The German government and the federal states have agreed to reform the country's ambitious green energy law. What's missing in view of the Herculean task, says DW'S Jens Thurau, is a clear-cut message from Berlin.
Participants in international climate and energy conferences often praise Germany for its energy sector plans: what you Germans are doing is great, they say, and if anyone can do it, then you can do it – but aren't you biting off more than you can chew?
In case you've forgotten: The overall plan is to exit nuclear power generation, which in the past supplied Germany with about 30 percent of its energy needs, in about ten years - and to turn to renewables that, thanks to ample subsidies, have developed from niche players into a real branch of industry in just a few years. New overland transmission lines snake across the countryside to transport wind-generated electricity from the north to the industrial south, past angry residents. After all, who wants to live next to towering utility pylons?
Of course, all of the above is happening simultaneously. The players: businesses, which fear higher costs, and the power industry that has done well for itself with nuclear and coal energy for decades, again thanks to abundant subsidies - a fact people like to forget.
Shift to green energy
Then, there's the new wind, solar and biomass energy sector, which has grown quite accustomed to receiving generous subsidies. And the 16 federal states that don't have a common concept but focus on a little wind energy here, and on solar or biomass energy there.
At the same time, the government has to keep an eye on costs to ensure they stay within a limit, because in Germany, electricity customers are footing the bill for the transition from nuclear to wind or solar power. And it's all for the good of climate protection. Worldwide, Germany is regarded as leading the fight against greenhouse gases. Ambitious Germany refuses to resort to dirty technologies like fracking to free shale gas deep within the earth. In fact, in the face of the country's powerful citizens' initiatives and environmental organizations, fracking barely stands a chance.
The man who has been handed the task of coordinating all this and giving it a sense of direction is Sigmar Gabriel, the Federal Economics and Energy Minister as well as head of the Social Democratic Party (SPD.) There's no need to pity him, though - it's what he wanted.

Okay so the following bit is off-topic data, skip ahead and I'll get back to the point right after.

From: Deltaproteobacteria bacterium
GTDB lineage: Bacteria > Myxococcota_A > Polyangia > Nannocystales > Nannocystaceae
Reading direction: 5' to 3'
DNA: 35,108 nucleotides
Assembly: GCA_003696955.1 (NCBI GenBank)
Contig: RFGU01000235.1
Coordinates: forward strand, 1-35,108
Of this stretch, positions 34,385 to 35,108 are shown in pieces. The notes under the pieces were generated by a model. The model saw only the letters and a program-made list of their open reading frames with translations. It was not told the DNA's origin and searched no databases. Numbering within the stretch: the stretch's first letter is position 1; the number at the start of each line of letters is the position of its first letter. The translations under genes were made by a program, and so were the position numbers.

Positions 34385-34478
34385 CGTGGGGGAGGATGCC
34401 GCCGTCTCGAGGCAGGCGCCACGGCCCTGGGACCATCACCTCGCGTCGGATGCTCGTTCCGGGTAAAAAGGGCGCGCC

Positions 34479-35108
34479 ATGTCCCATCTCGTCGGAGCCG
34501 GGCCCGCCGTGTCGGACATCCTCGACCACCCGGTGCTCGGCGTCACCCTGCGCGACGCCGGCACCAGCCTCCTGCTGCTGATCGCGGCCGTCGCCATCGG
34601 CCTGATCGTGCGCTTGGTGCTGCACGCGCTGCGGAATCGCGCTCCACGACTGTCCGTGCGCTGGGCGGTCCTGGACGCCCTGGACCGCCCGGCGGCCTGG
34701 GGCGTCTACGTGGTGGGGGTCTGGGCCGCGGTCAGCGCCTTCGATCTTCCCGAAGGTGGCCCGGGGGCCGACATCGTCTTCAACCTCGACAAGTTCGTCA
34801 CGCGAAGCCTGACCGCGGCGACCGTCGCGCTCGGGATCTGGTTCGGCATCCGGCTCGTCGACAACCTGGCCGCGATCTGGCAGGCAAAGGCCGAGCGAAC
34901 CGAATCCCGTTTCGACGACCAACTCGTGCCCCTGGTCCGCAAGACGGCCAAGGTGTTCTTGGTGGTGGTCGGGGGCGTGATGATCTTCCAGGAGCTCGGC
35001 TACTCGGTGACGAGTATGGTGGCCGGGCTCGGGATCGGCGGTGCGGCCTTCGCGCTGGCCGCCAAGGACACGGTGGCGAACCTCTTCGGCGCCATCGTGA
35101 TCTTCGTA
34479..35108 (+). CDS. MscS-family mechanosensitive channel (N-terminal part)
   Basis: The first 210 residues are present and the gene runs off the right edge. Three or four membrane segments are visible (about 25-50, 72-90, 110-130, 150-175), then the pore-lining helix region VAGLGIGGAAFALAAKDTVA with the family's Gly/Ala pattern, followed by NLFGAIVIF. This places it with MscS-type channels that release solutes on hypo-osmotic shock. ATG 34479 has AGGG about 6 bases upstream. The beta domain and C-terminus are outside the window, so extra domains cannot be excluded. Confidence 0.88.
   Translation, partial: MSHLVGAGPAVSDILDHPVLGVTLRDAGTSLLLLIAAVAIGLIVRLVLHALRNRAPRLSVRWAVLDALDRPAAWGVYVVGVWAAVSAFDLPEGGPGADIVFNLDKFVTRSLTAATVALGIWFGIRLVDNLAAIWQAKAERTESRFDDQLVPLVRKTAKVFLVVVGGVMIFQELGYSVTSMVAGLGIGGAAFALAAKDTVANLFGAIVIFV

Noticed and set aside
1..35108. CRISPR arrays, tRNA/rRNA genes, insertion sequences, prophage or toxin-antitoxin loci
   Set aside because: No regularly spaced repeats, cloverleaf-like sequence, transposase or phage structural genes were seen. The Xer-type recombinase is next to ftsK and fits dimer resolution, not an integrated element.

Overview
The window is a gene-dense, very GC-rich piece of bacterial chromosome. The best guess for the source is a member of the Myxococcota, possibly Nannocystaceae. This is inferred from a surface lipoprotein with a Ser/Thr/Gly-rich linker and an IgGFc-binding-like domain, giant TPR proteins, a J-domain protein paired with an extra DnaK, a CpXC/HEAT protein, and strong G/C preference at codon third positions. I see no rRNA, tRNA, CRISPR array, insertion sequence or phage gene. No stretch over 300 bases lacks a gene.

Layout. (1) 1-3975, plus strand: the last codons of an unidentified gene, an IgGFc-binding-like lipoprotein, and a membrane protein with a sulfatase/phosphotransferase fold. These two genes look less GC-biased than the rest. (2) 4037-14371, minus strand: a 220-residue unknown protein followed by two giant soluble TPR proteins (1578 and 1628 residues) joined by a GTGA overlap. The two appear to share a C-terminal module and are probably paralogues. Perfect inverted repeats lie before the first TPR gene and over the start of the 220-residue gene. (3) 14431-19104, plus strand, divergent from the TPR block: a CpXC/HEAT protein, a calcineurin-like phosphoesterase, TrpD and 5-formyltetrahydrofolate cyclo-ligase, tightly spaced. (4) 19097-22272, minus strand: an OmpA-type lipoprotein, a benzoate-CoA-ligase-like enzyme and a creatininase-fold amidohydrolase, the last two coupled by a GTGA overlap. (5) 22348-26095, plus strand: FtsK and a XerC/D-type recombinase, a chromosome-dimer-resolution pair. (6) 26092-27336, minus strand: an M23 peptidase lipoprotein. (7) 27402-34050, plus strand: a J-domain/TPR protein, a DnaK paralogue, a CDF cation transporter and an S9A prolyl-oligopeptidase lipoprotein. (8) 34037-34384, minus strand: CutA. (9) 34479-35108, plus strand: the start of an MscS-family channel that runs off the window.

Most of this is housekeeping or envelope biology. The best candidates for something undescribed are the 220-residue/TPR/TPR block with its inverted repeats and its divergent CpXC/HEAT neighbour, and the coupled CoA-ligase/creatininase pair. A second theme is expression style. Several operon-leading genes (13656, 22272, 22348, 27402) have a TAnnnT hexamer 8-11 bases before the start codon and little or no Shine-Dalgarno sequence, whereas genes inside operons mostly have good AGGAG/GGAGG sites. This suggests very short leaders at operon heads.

He could have been nominated head of his party's parliamentary group, possibly even finance minister. But he wanted to head the economy and energy ministry, he wanted to shoulder Germany's energy transition, so now the SPD chief must accept the difficulties of coming to terms with Germany's individual approach in power supply matters.
At a meeting on Tuesday in the chancellor's office, Gabriel got a small taste of who is involved in the multi-billion-euro energy business and how little remained of his plans to keep prices stable by making sure all parties concerned cap their ambitions to a certain extent: fewer wind energy subsidies in the north, fewer biogas subsidies in Bavaria and a modest obolus by German industry that so far has contributed little to nothing to green energy reforms.
For the time being, industry has asserted itself and will be spared from shouldering an all too heavy financial burden. Just a few weeks of intensive lobbying were enough to change the mood and minds of the decision-makers. The German states may continue building even more wind turbines and biogas facilities. Energy prices are bound to rise, though only slightly, Gabriel maintains.
The meeting with the chancellor was only one of many baby steps that will be needed to give the transition a direction. Clear words are needed now, something like: the energy transition is appropriate; it modernizes the country and makes us less dependent on energy imports, mainly from Russia. It's good for the climate. It's costly, and we all have to pitch in, even business and industry, which always complains about the great burden but, at the same time, seems to be doing exceptionally well internationally. The price for energy will continue to rise – costs for driving a car and heating a home rise, too, but that doesn't generate such a heated debate. Building new transmission lines is part of the transition, even if many people don't like it.
It would be good if such a clear-cut statement came from higher up, perhaps the chancellor. She likes to mediate and leave the details to her deputies, which works especially well should the entire project fail.
What people whisper at international conferences is true: the energy transition is a very ambitious project. But we Germans can manage it.. We have to remember to view it as a major national project - a project that resembles landing on the moon.
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